To the top of Tallac
Plan at least six hours for the trip with a steady pace and rest stops as needed. Many people can do it much quicker and others much longer. Prepare for the sun with plenty of water (at least 3 liters) and some sunscreen. There is a permit to sign at the trailhead kiosk for entering the Desolation Wilderness.
Tallac is a popular trail. The parking area will fill up and there will be spots along the road farther down, adding some distance to the hike.
Also beware of leaving any items in your vehicle bears might be interested in. There have been reports lately of some break-ins at trailheads in the area. Dispose of trash before arriving, or take everything with you on the trip. Coming back from a lengthy hike to mess is not a pleasant way to end the day.
The best views of Lake Tahoe come with hard work. Hiking Mount Tallac offers stunning views. This 9,738-foot mountain peak attracts locals and visitors from over as one of the most rewarding hikes in the region.
Getting to the top of Tallac is no easy task. It takes about 6 miles to get to the top, making it 12 miles round trip. The elevation gain from the trailhead is about 3,255 feet, but most of that comes halfway up. The surface is challenging as well as you’re walking along rocks instead of dirt almost the entire way.
After setting a goal to complete it earlier this year, Tallac can be marked off the checklist. The strenuous hike had my legs sore for days, but the thrill of feeling on top of the world was like none other.
It was a brisk beginning. Going the first couple of miles is nice and pleasant, with a gradual elevation gain and plenty of soft ground for your feet. The first views come on a ridge that is parallel to Fallen Leaf Lake. With the lake to your left and a valley to the right, it’s a nice path.
The Desolation Wilderness boundary is located about 1.7 miles along the trail. Just beyond this is Floating Island Lake. This lake is a calm, quiet spot to take a short rest.
Between the two lakes in June, wildflowers littered the landscape with pink, orange, yellow and purple. By September, the plants were prepping for winter. Aspen leaves turned yellow as other bushes turned to rust and lost their vibrant green color.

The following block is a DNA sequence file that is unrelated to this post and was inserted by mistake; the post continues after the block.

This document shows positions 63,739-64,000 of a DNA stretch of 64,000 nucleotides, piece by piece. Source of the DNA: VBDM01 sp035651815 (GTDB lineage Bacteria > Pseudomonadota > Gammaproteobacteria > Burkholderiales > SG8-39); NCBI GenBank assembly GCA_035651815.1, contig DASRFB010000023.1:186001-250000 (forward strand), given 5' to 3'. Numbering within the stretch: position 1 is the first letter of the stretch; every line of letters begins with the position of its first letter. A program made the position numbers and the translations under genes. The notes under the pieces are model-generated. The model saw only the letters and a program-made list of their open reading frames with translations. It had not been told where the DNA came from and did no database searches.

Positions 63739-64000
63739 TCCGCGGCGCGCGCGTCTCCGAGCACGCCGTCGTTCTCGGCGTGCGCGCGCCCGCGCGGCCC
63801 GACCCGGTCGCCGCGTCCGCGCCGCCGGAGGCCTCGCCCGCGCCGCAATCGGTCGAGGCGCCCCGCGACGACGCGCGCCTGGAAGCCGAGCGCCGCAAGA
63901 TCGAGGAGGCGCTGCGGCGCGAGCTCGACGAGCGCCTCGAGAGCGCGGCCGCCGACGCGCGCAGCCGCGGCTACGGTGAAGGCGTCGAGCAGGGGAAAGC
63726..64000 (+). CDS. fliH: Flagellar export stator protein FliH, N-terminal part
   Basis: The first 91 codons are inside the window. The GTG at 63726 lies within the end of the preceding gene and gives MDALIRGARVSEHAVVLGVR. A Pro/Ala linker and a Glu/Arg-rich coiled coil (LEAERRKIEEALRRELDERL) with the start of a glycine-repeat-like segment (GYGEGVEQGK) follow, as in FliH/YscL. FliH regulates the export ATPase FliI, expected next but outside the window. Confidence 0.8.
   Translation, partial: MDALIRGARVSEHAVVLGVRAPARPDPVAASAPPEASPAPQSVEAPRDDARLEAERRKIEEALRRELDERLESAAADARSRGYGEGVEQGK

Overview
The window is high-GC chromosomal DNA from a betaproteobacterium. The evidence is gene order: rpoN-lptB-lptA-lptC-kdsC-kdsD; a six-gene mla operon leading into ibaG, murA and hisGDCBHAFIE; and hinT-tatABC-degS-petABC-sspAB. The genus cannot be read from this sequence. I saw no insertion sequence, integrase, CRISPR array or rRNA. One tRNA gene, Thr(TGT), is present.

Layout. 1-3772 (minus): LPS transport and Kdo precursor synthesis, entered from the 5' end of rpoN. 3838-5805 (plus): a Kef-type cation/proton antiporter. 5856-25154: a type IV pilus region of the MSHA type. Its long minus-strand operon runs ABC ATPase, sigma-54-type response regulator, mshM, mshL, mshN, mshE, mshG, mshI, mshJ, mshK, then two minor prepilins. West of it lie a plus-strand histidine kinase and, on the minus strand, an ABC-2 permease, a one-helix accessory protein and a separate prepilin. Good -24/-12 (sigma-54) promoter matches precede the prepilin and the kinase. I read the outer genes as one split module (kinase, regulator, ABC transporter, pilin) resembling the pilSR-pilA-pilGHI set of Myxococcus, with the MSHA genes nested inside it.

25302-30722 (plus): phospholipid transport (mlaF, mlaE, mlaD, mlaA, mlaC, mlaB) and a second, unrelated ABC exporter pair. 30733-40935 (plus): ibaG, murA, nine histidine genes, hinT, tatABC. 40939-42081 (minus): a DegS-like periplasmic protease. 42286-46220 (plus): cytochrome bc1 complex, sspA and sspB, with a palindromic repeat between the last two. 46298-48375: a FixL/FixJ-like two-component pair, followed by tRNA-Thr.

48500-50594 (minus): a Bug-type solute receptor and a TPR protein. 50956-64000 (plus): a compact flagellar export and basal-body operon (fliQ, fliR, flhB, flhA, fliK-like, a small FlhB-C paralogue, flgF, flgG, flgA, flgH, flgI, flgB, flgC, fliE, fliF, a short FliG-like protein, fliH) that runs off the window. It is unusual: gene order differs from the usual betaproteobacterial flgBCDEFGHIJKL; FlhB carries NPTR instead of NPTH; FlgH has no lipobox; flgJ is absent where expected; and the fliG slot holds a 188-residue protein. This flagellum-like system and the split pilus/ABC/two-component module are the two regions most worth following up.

The next mile to Cathedral Lake isn’t too difficult. Many people will be relaxing around the lake — it’s the perfect place to cool off on the way back. People will also take the trail to come here and then turn around.
From here, things go up. Just beyond it is the halfway point in terms of distance, but there’s about two-thirds of the elevation left to climb. And it’s rocky. Get ready to high-step it to the top.
This part is rough. The biggest challenge is the mental part of it. You have to keep pushing yourself. Drive and determination will get you to get to the top. Take it easy, drink plenty of water and control your breath. You can really tell how thin the air is up there. Taking a deep breath almost feels like breathing through a straw.
The trail seems like it goes on forever, but don’t be discouraged because it’s all worth it. There’s a lovely meadow near the top. Then comes the final accent.
At the end of the trail, an American flag marks the top. It brings a feeling of triumph. All that hard work paid off and the incredible views are your reward. From here, there is a 360-degree view. Lake Tahoe is seen in its entirety — from the big casino buildings in Stateline to Incline Village. Emerald Bay is close by with Fallen Leaf Lake right next to it. It looks much smaller from up here.
The views to the other side also show so much of the Desolation Wildnerness. There are numerous alpine lakes to be seen. There’s a perfect view of Gilmore Lake. You can see the ripples from the wind in the dark blue water.
Going will take your breath away and work your muscles, but going down almost seemed just as hard, except breathing was easier.
On a mid-September day the weather was perfect. It wasn’t too hot and it never got too cold. The conditions will be good for a few weeks, but it will snow soon and it will put the hiking season to end for a bit.
Starting the hike late meant getting back to the trailhead close to dusk. There’s more of a chance to see wildlife, and remember to always respect the wildlife. Besides the common squirrels and chipmunks, there was a sooty grouse along the trail on the way down. Although no bears were seen en route back to the car, there were a couple of coyotes near the parking area. It must have been their time to eat. Someone had a crying baby on the trail coming down, and perhaps one coyote was interested in what was making that noise.
This is one destination to set as a goal. It’s a tremendous accomplishment and you’ll have stories in common to share with people all over the world. The incredible views on top of Tallac are like none other, that is, unless you’re flying.